INDIANAPOLIS, Monday, March 13, 2000 - Former Formula One and current CART driver Mark Blundell recently made his first trip to the Indianapolis Motor Speedway and came away in awe. Blundell recently toured the new 2.606-mile Indianapolis Motor...
INDIANAPOLIS, Monday, March 13, 2000 - Former Formula One and current CART driver Mark Blundell recently made his first trip to the Indianapolis Motor Speedway and came away in awe.
Blundell recently toured the new 2.606-mile Indianapolis Motor Speedway road course, which will play host to the inaugural United States Grand Prix at Indianapolis on Sept. 24, and took a few moments afterward to share his thoughts on the track.
"First of all, it's big," he said jokingly. "It has an aura about it, which is going to be very interesting. Some people are going to come from Formula One, and they're going to get chills down their spine. "It's similar to when you go somewhere like Silverstone or Monza - these tracks which are steeped in history. The way they give you the chills, you get such a big appetite to get on the track and see what you can do with it."
About 40 percent of the course includes the main straightaway, Turn 1 and south short chute of the famous 2.5-mile oval. The remainder of the course lies within the oval's infield. The Formula One cars will run in a clockwise direction - opposite that which the cars run in the Indianapolis 500 and Brickyard 400 events.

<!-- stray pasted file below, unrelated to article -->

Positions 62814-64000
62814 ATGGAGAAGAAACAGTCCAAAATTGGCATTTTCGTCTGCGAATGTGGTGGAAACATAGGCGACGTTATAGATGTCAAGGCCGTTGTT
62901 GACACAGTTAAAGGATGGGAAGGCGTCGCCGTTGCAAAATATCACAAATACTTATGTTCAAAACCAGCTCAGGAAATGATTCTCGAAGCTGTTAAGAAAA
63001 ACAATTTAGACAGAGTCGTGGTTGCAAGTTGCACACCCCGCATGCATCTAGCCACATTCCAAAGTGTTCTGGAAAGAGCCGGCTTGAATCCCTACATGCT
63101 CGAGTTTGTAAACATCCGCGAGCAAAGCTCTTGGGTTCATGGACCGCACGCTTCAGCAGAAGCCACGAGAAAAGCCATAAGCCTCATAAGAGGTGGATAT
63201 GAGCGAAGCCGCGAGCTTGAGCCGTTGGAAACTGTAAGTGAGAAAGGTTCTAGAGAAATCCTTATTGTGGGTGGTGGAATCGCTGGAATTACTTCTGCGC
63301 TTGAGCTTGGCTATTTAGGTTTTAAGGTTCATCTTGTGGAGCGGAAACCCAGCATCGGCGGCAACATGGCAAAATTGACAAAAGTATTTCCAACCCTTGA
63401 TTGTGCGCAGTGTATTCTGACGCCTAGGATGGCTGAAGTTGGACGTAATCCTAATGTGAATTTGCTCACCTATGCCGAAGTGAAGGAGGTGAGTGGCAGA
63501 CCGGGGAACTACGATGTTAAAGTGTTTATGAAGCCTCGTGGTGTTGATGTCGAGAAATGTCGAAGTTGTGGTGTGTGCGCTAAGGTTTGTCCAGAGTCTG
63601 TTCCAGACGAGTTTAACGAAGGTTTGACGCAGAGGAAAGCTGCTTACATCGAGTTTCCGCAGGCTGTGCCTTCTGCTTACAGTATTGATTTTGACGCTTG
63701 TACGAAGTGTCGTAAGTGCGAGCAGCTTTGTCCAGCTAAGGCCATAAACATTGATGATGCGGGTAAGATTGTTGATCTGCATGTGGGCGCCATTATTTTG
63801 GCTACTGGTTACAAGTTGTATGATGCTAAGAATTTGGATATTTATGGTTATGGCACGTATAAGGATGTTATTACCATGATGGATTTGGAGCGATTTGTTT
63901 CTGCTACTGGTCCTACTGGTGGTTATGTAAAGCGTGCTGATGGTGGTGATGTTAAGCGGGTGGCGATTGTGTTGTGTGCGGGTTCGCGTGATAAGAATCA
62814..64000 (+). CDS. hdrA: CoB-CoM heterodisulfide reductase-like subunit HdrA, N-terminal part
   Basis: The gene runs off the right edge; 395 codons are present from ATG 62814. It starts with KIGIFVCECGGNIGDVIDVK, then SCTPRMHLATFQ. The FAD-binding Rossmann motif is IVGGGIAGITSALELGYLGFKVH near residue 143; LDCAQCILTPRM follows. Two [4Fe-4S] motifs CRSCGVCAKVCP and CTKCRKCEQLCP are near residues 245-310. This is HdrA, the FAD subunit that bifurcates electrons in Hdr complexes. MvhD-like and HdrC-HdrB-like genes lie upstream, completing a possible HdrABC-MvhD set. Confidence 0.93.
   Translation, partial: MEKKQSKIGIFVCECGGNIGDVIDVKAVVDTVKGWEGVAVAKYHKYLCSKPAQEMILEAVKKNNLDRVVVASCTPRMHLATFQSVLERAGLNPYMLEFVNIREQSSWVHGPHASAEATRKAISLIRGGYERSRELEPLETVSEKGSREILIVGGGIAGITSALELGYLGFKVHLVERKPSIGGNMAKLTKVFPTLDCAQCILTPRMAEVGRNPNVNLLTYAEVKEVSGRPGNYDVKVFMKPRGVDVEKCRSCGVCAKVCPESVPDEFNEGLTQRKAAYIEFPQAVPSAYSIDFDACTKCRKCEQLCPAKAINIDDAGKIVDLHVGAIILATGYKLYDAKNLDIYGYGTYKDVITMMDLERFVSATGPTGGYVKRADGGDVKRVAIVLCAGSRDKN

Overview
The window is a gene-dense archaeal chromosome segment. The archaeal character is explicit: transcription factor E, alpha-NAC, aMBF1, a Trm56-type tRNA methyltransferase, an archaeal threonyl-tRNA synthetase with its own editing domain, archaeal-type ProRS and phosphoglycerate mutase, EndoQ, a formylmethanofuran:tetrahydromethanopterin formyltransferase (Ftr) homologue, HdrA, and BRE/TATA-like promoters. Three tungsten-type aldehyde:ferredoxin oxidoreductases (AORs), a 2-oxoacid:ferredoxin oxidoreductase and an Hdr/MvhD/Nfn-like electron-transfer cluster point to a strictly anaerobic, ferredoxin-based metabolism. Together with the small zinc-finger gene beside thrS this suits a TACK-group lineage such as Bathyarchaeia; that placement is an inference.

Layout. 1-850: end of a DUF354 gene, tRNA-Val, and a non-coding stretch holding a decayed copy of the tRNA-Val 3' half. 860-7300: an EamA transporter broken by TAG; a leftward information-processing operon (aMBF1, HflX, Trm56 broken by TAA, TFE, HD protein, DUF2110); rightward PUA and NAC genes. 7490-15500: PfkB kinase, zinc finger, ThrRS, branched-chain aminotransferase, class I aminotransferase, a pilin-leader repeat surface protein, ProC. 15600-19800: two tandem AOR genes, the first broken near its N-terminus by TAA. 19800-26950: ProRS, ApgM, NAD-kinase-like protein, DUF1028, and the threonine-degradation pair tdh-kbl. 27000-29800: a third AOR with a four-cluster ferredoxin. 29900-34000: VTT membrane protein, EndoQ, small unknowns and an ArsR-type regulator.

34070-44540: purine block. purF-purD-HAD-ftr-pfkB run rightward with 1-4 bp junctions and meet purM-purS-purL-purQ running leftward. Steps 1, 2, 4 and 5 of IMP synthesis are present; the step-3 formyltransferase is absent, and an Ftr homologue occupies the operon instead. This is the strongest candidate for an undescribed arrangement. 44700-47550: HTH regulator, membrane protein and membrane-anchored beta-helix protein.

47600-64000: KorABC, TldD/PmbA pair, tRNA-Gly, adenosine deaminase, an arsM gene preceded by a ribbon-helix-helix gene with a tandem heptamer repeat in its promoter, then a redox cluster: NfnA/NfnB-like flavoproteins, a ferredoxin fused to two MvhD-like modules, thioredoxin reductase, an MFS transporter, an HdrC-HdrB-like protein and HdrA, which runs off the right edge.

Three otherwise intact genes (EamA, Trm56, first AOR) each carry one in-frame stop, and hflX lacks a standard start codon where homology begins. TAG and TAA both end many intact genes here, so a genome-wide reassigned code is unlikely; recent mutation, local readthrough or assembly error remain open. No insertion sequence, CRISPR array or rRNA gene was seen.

Although Blundell has competed in the CART series since 1996, earning three wins, he is anything but a stranger to Formula One and other forms of road course competition.
Blundell has 61 career F1 starts with teams such as McLaren (1995), Ligier-Renault (1993-94) and Brabham-Yamaha (1991). His best results were three third-place finishes, at South Africa and Germany in 1993, and Spain in 1994. He also won the 24 Hours of Le Mans in 1992 driving a Peugeot. Blundell gave the 13-turn Speedway road course high marks and said the mixture of tight corners and wide straightaways should provide good racing. "I think they have done a very good job, given the confines within which they had to build the track," said Blundell. "The facilities are going to be first-rate. The track has some corners that are going to be very colorful. And coming off the (oval Turn 1) banking onto the main straight is going to be an impressive feature. The track is wide enough so that people will have confidence to make a move.
"The right-hander coming onto the back straight is going to be somewhere where someone might get courageous and make some moves, and the last couple corners before you re-enter the oval and the banking could be entertaining under braking."
The nature of the road course will provide a tremendous challenge for engineers and drivers and they try to set up their cars, Blundell said. "It's going to be an interesting track for people to set their cars up because you have such high speeds on the straightaways and a high-speed corner coming onto the front straight," said Blundell. "And you've got to have the mechanical grip and downforce needed to make a balanced, nimble car in the slower portion in the infield. A compromise will be in order, but there's got to be a certain limit to that compromise that will force you to go one way or another (on setup)."
It's no surprise that the upcoming U.S. Grand Prix at Indianapolis has received so much attention, Blundell said.
"The place is known throughout the world," said Blundell. "It's Indianapolis. It's the Speedway, and there isn't any more you can say about it. It is what it is, and it's truly an impressive facility.
"Whether it's road course or oval, I would like to be sitting in a car there someday."